A server is a computing device that usually has more processing power, more memory, and more storage than a traditional computer. There are three main types of servers depending on your needs. The first type is known as tower servers. Tower servers look similar to a traditional tower PC. These servers give users basic level performance and are on the more affordable end of the spectrum. Tower servers can also be large taking up more room.
The next type is rack servers. These servers are smaller than tower servers and require a special cabinet that is meant to hold multiple rack servers. Rack servers can offer some specific benefits. Because of the way rack servers are built, identifying and removing damaged servers is an easier task. Rack servers also offer easy cable management. One of the major downsides to rack servers is power usage. Most rack servers need supplementary cooling systems.
Blade servers are the last type and also could be the most innovative out of the lot. Blade servers installed vertically and are known as hybrid rack servers because the servers are positioned within blade enclosures creating a blade system. These servers are the smallest type and are great for saving space. Blade servers also simplify load balancing, failover management, maintenance, and monitoring simple and easy. Blade servers are typically used for high-density deployments. One of the disadvantages of blade servers is the cooling demands.
Does Your Business Really Need a Server?
There are many different server solutions for your company’s needs. This is especially true today because of colocation and the cloud. Company’s used to only have the option of buying a server and using it accordingly. Colocation is a great option for many small businesses. Colocation services allow users to bring their own servers into a data center infrastructure. The high-end infrastructure of the colocation data center can offer better resources such as more security and bandwidth. Colocation services can also offer enhanced connectivity, a continuous power supply, and bandwidth flexibility.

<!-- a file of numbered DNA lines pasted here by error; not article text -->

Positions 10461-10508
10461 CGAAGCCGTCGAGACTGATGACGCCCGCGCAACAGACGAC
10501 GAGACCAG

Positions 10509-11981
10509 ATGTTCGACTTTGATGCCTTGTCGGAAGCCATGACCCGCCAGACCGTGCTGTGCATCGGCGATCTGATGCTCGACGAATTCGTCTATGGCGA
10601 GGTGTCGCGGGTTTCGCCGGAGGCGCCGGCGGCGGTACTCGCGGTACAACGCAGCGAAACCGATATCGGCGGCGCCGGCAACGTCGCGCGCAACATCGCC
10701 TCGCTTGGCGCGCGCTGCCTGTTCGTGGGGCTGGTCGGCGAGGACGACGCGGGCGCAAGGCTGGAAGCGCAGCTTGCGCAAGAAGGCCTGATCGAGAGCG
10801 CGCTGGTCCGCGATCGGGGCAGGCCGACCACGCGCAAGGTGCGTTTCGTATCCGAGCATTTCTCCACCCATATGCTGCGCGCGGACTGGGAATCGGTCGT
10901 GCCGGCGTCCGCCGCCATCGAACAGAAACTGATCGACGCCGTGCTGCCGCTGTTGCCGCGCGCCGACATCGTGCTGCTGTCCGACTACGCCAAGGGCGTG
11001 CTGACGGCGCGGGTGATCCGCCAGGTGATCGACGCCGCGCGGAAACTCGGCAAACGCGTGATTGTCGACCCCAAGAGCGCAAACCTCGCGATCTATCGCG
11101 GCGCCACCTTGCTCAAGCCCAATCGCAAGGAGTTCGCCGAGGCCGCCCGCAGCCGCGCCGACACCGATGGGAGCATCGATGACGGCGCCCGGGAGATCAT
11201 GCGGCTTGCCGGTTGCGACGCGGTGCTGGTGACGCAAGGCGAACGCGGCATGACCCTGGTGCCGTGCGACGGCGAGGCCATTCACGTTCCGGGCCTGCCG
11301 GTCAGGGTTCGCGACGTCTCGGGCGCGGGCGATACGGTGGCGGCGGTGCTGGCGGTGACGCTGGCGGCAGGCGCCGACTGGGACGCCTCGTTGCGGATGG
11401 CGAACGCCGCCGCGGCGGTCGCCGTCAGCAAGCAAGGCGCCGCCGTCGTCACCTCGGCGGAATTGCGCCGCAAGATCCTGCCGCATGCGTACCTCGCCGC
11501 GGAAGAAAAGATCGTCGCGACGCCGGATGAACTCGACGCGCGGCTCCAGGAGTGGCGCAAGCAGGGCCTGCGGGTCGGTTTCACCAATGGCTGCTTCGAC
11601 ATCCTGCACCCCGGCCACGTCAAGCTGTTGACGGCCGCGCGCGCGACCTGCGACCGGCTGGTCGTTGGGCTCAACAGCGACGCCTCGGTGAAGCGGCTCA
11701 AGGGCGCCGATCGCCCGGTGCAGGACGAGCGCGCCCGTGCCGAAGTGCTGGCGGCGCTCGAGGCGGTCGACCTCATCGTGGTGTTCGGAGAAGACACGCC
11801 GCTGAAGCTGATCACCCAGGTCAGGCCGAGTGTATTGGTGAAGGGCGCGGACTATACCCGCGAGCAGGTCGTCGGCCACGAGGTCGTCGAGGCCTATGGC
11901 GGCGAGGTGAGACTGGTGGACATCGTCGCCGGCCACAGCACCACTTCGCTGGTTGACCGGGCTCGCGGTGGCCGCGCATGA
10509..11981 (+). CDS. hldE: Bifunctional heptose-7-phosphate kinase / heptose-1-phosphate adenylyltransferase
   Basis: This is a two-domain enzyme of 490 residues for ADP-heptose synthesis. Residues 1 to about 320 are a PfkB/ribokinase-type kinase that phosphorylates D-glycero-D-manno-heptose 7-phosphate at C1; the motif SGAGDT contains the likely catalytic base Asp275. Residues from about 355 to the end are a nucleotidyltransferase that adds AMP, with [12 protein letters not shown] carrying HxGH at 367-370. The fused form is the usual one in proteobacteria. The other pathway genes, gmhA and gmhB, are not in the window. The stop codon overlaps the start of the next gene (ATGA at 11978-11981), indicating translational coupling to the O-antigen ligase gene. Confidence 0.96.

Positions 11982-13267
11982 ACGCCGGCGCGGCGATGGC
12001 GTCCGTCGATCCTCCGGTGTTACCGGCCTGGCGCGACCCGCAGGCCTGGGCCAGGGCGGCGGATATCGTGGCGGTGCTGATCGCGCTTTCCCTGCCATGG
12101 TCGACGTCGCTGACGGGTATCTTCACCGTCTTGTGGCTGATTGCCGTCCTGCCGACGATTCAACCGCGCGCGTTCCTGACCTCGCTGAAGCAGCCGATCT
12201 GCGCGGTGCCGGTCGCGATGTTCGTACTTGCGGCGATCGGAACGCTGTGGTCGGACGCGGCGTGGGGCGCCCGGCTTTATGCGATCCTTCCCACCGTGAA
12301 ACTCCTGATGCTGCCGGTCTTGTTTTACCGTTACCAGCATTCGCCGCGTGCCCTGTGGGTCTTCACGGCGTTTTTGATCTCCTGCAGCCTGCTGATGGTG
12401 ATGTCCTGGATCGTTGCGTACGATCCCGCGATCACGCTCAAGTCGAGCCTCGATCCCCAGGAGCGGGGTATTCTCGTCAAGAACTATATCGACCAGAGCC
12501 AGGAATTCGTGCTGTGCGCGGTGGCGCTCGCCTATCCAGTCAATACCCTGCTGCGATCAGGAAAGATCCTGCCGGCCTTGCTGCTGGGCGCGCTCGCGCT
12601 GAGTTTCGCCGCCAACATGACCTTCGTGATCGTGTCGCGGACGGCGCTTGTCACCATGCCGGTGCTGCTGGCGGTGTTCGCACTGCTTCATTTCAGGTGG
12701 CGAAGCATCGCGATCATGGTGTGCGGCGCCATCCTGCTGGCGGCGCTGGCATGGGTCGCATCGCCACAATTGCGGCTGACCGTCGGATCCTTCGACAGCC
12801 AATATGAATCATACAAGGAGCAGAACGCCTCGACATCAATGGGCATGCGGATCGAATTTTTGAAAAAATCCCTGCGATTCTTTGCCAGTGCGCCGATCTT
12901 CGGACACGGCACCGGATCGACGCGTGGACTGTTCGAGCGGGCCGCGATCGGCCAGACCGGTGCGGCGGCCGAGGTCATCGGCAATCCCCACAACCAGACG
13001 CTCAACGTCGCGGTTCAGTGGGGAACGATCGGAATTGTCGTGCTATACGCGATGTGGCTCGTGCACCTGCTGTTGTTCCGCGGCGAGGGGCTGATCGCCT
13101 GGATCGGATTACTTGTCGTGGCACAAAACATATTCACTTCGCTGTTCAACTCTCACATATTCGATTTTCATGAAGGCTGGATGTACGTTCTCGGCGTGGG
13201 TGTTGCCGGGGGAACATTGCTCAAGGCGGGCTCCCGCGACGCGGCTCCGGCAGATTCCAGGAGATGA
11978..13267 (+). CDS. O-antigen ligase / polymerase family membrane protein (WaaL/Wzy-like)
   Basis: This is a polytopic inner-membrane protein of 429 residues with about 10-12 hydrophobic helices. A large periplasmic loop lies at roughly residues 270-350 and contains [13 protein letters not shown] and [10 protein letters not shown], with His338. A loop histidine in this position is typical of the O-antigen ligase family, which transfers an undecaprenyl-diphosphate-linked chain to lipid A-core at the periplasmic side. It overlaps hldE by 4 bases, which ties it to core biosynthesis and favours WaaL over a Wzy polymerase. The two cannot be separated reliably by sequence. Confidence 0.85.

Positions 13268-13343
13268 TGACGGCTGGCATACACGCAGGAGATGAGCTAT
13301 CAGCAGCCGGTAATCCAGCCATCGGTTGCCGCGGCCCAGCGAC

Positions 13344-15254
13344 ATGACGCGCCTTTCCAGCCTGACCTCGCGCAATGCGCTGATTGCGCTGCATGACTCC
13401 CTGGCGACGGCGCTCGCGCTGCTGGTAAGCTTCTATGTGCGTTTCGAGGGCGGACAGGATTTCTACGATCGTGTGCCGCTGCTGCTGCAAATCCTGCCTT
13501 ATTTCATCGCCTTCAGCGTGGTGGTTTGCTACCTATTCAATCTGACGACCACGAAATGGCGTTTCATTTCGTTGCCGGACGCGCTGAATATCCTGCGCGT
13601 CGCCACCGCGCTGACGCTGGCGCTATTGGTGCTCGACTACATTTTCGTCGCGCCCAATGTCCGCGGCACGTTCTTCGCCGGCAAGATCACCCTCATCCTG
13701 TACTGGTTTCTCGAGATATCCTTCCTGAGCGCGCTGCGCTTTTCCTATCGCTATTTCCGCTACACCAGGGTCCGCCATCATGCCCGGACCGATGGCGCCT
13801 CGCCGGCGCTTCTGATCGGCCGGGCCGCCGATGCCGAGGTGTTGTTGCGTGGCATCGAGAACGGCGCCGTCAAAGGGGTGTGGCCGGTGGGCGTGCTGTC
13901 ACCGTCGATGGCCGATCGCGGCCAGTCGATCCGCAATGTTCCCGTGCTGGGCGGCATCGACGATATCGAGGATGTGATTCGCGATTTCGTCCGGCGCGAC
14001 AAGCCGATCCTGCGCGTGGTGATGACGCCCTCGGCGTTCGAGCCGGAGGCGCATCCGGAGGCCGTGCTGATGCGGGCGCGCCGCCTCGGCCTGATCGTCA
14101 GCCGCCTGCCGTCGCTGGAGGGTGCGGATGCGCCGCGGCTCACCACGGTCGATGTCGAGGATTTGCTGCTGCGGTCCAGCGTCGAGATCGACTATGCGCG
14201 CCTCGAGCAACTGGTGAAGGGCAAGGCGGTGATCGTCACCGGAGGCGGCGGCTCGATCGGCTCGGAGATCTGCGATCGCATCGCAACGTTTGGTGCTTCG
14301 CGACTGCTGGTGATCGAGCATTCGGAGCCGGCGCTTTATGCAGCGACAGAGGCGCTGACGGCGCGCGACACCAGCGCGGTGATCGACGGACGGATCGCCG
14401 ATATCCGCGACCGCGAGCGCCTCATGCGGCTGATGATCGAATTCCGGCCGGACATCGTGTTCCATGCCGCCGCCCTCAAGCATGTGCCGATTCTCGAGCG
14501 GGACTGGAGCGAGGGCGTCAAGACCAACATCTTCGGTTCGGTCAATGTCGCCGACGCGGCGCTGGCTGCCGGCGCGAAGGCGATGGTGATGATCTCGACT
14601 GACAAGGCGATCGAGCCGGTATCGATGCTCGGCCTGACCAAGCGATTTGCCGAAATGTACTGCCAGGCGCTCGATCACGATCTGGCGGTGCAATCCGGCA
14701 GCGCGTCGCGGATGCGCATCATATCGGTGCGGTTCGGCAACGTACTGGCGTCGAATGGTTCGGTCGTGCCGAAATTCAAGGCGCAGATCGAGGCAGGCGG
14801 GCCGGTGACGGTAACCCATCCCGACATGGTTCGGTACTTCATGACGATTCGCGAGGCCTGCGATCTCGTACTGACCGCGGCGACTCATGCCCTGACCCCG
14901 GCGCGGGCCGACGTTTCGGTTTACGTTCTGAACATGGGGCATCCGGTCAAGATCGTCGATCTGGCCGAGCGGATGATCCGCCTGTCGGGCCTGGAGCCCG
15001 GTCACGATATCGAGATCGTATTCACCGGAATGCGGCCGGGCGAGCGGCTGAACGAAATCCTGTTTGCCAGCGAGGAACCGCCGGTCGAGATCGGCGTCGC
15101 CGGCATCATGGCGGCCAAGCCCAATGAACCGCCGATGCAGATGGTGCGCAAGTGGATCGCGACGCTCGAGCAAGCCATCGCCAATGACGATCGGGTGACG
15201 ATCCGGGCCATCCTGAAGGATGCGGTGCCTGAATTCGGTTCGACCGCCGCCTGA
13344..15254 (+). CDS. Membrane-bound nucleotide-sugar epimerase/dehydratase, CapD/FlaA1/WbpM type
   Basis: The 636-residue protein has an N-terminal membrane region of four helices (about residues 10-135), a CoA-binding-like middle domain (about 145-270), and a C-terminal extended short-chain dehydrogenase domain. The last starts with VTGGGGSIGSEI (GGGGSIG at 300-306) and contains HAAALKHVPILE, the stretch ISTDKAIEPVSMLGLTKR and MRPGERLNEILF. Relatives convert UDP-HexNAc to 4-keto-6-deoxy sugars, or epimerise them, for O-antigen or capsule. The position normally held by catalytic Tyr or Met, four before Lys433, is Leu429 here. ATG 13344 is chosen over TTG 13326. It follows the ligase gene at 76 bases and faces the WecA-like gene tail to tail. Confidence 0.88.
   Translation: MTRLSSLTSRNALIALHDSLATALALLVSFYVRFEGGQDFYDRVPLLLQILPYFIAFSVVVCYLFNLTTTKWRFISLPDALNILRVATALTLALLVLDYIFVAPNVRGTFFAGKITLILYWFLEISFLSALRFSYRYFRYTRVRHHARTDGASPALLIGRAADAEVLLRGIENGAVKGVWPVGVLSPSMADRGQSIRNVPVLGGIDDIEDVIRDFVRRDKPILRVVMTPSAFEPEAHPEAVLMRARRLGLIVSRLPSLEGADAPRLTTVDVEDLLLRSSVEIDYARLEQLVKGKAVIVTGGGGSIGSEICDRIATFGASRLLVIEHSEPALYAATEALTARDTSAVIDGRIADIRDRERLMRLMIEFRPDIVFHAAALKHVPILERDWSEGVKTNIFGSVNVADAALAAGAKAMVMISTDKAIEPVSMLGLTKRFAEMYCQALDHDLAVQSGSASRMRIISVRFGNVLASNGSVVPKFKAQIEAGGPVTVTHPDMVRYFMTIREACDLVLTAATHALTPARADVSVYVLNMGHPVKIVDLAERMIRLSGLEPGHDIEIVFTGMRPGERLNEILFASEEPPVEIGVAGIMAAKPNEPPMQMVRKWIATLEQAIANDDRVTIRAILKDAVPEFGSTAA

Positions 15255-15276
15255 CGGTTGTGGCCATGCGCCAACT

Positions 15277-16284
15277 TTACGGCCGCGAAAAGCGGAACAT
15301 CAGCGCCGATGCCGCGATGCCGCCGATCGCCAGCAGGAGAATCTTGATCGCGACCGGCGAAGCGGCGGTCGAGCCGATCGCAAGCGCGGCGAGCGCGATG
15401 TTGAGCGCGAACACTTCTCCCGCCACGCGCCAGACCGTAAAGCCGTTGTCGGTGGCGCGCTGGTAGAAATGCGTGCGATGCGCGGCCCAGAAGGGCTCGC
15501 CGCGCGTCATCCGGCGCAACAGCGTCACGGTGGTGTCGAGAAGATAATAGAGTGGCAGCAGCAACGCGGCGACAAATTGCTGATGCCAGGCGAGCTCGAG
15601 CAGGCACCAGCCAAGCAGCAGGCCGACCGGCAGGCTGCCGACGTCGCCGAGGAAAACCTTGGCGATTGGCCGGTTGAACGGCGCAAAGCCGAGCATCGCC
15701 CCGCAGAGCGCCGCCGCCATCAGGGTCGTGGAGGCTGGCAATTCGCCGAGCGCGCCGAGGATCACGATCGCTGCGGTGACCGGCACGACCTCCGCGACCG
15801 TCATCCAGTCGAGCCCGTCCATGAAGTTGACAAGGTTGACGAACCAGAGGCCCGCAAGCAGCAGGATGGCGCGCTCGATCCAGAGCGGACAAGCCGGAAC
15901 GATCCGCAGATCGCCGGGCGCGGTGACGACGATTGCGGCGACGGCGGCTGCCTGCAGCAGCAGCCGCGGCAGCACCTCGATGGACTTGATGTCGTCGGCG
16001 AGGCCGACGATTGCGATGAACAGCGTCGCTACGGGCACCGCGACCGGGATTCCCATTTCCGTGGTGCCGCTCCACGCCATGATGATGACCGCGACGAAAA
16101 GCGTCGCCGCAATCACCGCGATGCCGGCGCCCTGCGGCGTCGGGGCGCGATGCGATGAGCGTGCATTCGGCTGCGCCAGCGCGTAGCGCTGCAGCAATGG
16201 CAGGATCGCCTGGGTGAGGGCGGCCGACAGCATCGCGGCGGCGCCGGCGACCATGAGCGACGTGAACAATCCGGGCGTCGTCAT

Cloud-based servers are another popular option. The cloud option can also offer some great benefits including greater speed, software integration, and storage flexibility. Some of the major disadvantages of cloud servers can be unclear pricing plans and the lack of control. Regardless, the data center industry has many options for your specific business needs.
There are many different server solutions for small businesses depending on the company’s needs. Is your company looking for enhanced connectivity, a continuous power supply, and bandwidth flexibility? Are you looking for greater speed, software integration, and storage flexibility? Is your company looking to buy or rent the server? Is your company looking for a top-of-the-line server ready to scale as your company grows? Or is your company looking to save money with the bare necessities? There are many different options for your company’s specific needs. Partnering with a trusted colocation provider can help your business make the proper decision for your specific company needs.